Exciting news about my food writing and Another Day Gourmet! This past month, I was interviewed by freelance food writer, Georgia Orcutt for an article about no-waste cooking.
I focused on maximizing the use of once-cooked and left over foods, many of which are perishable and often purchased in massive quantities at Costco. HOORAY!!
Costco Connection Magazine will be featuring the interview in its March issue. The article contains a number of my "tried & true" recipes - vegetable side dishes, rice, grains and a food slant towards the healthy.
What a great opportunity to encourage home chefs to think creatively about their food, their left-overs, and minimizing waste. I hope to hear back from my blog visitors and from Costco Connection readers, of which there are 44.8 million.
Recipes anyone? Send your ideas along to me and I'll post them.
Tuesday, January 22, 2013
Where I am until the end of the month has become a happy feasting ground for elk. After seeing herds of twenty and more at a time up close and in real life, after a few amazing photo-ops, and after realizing that they’re about the size of a real S.U.V., I decided to consult some research sources and add my own observations, first hand. So, no matter what the photos look like, here are a few:
1. Their butts are not bald but very, very furry – in fact, a lovely shade of taupe fluff.
Sources suggest that it's evolutionary evidence that boy elks (who have really bad vision) need a great deal of help finding those sexy girl elks. The taupe butts must be elk language for, “it’s here, stupid!”
2. There’s a big mane of black fuzzy fur around their necks, more on the boys than the girls.
It’s similar to cashmere found on Cashmere goats and better at keeping the elk warm than an L.L.Bean polar fleece scarf.
ecosystem to observe first hand!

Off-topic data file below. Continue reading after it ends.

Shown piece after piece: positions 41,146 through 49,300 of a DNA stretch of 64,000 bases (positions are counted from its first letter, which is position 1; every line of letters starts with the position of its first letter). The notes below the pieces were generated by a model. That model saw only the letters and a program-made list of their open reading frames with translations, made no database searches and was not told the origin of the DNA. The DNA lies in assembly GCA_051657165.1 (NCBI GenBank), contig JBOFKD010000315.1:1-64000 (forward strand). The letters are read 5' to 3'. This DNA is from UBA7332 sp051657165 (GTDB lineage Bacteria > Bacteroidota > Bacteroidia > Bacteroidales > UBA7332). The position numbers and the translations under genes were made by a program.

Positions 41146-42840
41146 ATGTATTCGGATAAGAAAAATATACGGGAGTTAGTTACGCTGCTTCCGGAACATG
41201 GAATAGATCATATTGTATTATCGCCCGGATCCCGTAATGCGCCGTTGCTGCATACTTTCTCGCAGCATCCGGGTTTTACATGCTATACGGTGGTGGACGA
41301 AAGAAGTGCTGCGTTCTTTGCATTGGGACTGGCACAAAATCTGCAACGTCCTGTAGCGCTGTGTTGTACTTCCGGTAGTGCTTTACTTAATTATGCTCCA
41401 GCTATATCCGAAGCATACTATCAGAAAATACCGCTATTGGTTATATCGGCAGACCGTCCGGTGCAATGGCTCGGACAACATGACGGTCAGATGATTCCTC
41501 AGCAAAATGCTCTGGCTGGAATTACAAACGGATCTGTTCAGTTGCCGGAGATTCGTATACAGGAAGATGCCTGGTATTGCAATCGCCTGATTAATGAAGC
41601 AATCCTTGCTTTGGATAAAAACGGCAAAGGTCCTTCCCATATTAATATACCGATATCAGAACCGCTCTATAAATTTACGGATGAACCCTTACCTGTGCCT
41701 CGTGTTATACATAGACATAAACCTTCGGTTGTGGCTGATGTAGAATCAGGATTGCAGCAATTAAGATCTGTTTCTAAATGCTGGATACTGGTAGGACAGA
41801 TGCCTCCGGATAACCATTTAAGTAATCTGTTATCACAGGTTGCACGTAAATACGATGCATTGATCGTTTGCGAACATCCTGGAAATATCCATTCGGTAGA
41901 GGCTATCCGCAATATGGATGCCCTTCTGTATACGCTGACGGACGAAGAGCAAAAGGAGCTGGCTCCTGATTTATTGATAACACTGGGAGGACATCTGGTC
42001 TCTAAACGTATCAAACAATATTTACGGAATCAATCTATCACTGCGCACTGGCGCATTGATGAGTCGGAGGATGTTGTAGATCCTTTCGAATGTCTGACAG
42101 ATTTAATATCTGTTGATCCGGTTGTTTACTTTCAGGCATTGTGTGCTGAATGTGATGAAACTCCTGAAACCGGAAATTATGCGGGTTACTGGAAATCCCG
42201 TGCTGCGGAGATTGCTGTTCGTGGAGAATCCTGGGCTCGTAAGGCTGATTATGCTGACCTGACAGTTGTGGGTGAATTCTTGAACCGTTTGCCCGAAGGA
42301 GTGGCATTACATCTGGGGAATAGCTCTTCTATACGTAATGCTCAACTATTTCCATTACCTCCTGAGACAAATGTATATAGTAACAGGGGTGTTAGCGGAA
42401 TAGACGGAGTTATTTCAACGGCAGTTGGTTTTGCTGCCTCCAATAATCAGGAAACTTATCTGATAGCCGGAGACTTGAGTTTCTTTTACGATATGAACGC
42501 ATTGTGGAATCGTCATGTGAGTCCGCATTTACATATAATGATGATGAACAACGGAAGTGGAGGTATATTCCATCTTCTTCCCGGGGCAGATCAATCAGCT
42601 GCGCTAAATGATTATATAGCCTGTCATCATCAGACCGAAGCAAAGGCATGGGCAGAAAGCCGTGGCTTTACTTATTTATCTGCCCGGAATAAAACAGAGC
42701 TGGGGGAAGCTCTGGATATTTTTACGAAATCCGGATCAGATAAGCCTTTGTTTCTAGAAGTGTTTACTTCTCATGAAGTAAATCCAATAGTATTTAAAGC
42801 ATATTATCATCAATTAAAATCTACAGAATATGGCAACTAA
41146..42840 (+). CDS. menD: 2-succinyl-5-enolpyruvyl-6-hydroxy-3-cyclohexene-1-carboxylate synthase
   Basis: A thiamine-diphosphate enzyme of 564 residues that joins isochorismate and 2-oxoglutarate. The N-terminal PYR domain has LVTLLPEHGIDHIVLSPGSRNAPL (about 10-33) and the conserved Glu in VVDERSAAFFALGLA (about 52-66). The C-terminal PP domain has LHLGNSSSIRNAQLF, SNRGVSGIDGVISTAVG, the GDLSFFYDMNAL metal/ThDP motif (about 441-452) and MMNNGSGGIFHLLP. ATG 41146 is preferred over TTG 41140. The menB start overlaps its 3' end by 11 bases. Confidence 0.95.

So when elk traveled to the lower regions, mountain lions paid a visit to feast on elk. After filling up on elk steaks, elk burgers, and maybe a few chops, the lions retreated fairly satiated. But they’re not the neatest eaters and failed to clean up after themselves. No worries, however! Wolves arrived and tidied up a bit after the mountain lions. It’s a nice feast for wolves.
1. Glad to have two gigantic Rhodesian Ridgebacks, a.k.a. African lion dogs. Big bad lions beware!
2. Coming upon a male elk and his harem feasting on the vestiges of my garden, it was less than a
second before the male lifted his fully racked head in response to the click of my camera.
3. When a male elk lifts his antler-adorned head to look in my direction, retreating backwards into
my car or house is definitely a prudent idea!
4. A grown elk really is about the size of a Dodge Durango or Jeep Cherokee!
North American Elk, or Cervus elaphus, are split by some biologists into six subspecies:
• Rocky Mountain (Rocky Mountain West, now transplanted to other locations) – largest antlers of
• Roosevelt's (Coastal Pacific Northwest)
– largest in body size of all subspecies, but not antler size
• Tule (Central California) – smallest body size of all subspecies
• Manitoban (northern Great Plains)
• Merriam's (Southwest and Mexico) - Extinct
Eastern (east of the Mississippi) – Extinct
• Only male elk have antlers
• Bulls shed and grow a new set of antlers every year
• New antlers are covered in fuzzy skin called velvet
• Antlers harden by late summer and the velvet peels away
• By September, antlers are solid bone
• A set of antlers on a mature bull can weigh up to 40 pounds
• When alarmed, elk raise their heads high, open eyes wide, move stiffly rotating their ears to listen.
• If a harem cow wanders, the bull stretches his neck low, tips his nose, tilts antlers back to circle her.
• Elk threaten each other by curling back their upper lip, grinding their teeth and hissing.
• Agitated elk hold their heads high, flatten ears back and flare nostrils, sometimes punch with their
And the amazing thing is that elk talk. They’re known to be among the noisiest ungulates,
communicating danger loudly and identifying each other by sound. Their favorite times to